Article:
22 July 2005

If not now, when?

Jim Putnam and I are developing here the beginnings of a «blog conversation» form, which I am enjoying.

His “parallels” post (‘To support’ is not ‘to approve’) of yesterday's date prompted two reactions from me. The first is a short(ish) one, so I'll deal with it here; the longer I have given its own post.

The shorter one, then.

I always feel torn by this business of supporting “our boys” – that is, “our” troops, when they are in action. Several questions arise. What makes them “ours” – or, more precisely, what makes them “mine”? Why should we (or I) support them, if they ar doing something which I (and perhaps, in some cases, they) regard as unconscionable? How does supporting troops who are doing something I believe they should not be doing differ from that old cry, supposedly long discredited by more enlightened times, of “my country right or wrong”?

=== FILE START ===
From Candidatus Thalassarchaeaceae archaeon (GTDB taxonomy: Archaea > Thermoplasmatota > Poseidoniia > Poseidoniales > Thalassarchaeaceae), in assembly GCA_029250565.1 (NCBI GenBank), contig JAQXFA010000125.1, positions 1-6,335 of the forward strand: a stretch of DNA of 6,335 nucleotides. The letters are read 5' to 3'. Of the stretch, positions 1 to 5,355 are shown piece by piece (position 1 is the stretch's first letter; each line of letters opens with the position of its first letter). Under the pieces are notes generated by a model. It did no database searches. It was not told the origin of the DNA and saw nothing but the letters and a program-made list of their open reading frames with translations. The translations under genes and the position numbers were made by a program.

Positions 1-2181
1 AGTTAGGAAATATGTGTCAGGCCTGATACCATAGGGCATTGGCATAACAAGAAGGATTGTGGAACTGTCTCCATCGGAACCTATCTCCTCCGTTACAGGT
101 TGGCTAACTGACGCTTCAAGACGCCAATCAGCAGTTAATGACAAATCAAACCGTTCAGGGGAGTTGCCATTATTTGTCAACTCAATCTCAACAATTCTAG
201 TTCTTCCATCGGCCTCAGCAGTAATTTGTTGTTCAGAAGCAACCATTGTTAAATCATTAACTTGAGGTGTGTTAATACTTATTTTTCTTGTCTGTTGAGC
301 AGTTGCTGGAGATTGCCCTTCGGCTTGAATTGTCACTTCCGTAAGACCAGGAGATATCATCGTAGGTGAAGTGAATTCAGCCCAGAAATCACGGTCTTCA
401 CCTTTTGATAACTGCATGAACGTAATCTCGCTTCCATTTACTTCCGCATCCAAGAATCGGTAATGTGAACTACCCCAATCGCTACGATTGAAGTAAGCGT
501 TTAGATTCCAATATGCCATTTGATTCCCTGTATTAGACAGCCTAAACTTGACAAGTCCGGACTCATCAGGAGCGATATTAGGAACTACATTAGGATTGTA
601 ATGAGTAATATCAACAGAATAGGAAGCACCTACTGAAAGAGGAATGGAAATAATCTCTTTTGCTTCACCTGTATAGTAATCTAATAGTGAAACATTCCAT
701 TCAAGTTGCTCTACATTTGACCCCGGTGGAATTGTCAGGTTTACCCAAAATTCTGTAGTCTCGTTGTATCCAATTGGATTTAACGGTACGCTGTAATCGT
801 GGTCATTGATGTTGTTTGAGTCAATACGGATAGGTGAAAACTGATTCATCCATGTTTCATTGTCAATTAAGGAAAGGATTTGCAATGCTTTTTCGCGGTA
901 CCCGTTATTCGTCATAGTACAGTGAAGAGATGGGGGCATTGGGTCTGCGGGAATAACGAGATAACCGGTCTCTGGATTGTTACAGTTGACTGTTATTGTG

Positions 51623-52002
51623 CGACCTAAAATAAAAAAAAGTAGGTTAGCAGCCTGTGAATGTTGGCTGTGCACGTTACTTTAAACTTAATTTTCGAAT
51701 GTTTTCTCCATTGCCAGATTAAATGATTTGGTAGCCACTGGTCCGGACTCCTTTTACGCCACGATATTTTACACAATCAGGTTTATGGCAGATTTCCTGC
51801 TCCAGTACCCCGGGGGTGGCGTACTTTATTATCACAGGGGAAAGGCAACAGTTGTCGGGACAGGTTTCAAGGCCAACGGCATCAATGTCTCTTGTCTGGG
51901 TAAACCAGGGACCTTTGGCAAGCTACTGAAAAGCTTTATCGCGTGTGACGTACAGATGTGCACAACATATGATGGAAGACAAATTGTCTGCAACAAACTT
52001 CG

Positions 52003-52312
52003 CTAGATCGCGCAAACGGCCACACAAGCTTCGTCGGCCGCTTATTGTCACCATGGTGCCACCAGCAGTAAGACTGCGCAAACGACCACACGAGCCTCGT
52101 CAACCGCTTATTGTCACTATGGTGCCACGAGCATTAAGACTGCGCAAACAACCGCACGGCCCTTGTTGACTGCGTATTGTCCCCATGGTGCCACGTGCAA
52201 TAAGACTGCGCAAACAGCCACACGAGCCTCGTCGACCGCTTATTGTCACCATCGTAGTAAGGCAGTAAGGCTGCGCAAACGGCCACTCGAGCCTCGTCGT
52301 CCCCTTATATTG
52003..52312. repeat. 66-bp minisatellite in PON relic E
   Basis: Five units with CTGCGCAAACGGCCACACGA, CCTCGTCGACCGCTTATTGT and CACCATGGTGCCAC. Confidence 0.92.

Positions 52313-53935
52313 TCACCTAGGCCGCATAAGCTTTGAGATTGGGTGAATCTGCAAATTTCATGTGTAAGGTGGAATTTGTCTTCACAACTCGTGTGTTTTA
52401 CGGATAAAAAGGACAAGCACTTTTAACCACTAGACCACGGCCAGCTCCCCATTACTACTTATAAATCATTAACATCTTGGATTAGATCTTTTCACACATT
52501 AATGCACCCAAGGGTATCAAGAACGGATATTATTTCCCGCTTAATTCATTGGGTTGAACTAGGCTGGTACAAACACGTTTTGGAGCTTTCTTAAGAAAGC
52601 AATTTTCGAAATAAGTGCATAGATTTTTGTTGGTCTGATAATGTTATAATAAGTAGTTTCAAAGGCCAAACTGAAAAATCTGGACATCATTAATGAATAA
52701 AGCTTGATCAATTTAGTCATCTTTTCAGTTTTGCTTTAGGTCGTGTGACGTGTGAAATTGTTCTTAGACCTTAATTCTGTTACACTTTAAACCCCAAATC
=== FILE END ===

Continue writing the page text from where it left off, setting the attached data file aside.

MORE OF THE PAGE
I know, only too well, the survival driven need to do what has to be done regardless or conscience or moral cost. Guilty as charged. But that doesn't mean that the conscience or moral cost disappears – only that it is deferred until a quieter and more reflective time when they must be acknowledged and their terrible debts paid. I know, too, that life is not so simple that it can be divided into "survival" and "peace". A soldier with no immediate survival question to deal with may nevertheless know that her/his actions (or inaction while reflecting on conscience and moral responsibility) might preserve or cost the life of a comrade elsewhere. And a civilian who wants others to enlist and fight on her/his behalf must know the same. But, where does it stop?

Whatever the difficulties, conscience and moral responsibility have to be found some space somewhere. At some point, support of troops (whoever's they may be) involved in unsupportable work has to reach a limit. If not with the civilian at home in a liberal democracy, then where? And (to borrow an old line from the partizanka in another past war) “if not now, when?”

No comments: